On 21 September 2037, it will be one hundred years since The Hobbit or There And Back Again was released to the public. It was written by a meticulous academe named J.R.R. Tolkien, and has become the basis of much of the fantasy literature read today. What most people do not know is that Tolkien did not leave off with just the four books that everyone knows. There existed a whole room full of notes regarding Middle Earth.
Peter Jackson has become most famous for his adaptation of the Lord of the Rings trilogy, and he has now confirmed that The Hobbit will also be a trio of films rather than just a duo. Jackson wrote on Facebook that “It is only at the end of a shoot that you finally get the chance to sit down and have a look at the film you have made. Recently Fran [Walsh], Philippa [Boyens] and I did just this when we watched for the first time an early cut of the first movie — and a large chunk of the second. We were really pleased with the way the story was coming together, in particular, the strength of the characters and the cast who have brought them to life. All of which gave rise to a simple question: Do we take this chance to tell more of the tale? And the answer from our perspective as the filmmakers, and as fans, was an unreserved ‘yes.’”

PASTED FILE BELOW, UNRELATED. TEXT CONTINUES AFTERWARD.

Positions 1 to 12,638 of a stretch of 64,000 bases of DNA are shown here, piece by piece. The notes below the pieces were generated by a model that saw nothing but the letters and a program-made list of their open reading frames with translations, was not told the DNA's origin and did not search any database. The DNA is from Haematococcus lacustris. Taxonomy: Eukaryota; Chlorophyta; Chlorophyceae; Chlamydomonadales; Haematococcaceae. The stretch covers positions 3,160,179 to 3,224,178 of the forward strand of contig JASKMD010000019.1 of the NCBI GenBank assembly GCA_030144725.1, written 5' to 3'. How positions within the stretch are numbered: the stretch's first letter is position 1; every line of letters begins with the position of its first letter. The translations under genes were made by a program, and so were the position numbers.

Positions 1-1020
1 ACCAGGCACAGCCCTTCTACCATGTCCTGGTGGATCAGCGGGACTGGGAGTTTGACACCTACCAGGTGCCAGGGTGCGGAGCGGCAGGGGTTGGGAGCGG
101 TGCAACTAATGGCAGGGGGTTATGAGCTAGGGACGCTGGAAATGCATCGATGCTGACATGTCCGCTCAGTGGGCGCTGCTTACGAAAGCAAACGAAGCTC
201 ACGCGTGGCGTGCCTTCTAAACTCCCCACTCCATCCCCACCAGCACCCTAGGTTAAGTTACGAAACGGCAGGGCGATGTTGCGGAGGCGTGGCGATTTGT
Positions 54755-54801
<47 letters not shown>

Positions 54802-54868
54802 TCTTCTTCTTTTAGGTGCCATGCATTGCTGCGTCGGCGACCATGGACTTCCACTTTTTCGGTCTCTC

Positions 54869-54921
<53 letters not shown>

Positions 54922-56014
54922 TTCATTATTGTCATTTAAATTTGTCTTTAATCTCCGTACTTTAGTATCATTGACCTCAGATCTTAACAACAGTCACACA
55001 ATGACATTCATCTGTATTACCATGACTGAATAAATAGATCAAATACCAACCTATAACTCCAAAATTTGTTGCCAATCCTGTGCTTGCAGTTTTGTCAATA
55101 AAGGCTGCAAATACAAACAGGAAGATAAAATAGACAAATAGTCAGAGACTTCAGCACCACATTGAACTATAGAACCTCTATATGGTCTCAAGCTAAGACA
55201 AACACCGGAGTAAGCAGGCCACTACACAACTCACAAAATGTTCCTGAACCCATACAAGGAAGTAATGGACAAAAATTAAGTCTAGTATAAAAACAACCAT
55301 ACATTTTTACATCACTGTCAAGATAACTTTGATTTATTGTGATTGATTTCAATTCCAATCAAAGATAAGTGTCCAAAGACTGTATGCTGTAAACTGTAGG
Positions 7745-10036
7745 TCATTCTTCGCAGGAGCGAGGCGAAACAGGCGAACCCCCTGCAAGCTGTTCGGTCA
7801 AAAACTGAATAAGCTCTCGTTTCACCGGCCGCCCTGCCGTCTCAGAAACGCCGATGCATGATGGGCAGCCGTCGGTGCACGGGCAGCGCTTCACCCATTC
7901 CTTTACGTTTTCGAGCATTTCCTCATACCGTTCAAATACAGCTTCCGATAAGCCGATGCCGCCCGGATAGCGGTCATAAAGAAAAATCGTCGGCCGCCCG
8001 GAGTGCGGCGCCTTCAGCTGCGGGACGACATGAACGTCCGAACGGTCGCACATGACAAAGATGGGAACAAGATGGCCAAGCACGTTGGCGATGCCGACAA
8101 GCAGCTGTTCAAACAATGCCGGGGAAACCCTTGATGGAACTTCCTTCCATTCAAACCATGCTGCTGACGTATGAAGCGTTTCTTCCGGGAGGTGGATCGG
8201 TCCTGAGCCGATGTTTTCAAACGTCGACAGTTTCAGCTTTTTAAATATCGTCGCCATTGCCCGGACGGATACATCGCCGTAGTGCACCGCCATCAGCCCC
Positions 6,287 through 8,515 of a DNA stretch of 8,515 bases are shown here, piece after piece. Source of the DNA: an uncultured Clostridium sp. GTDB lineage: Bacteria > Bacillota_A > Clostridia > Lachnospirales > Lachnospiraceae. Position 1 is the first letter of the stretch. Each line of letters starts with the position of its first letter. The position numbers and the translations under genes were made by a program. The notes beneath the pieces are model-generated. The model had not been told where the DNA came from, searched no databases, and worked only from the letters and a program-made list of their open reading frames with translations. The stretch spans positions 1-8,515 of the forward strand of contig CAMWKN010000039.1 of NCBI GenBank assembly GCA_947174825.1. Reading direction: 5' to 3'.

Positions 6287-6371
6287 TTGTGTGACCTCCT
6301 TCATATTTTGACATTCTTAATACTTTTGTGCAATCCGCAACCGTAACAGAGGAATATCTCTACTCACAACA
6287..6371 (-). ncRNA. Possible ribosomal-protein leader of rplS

Jackson also told HitFix that “We have certainly been talking to the studio about some of the material we can’t film, and we’ve been asking them so we can do a bit more filming next year. Which, I don’t know what would come of that, whether it’d be extended editions or whatnot. But those discussions are ongoing.”
The first film will release in December 2012 with each subsequent instalment following after that.
Jackson is likely using materials from the appendixes and notes that Tolkien wrote in and around the four best known of the books. A detailed researcher and academe, Tolkien’s Middle-Earth, a parallel to Midgard in Norse mythology, from a variety of Celtic, Norse, and English folklore and myth.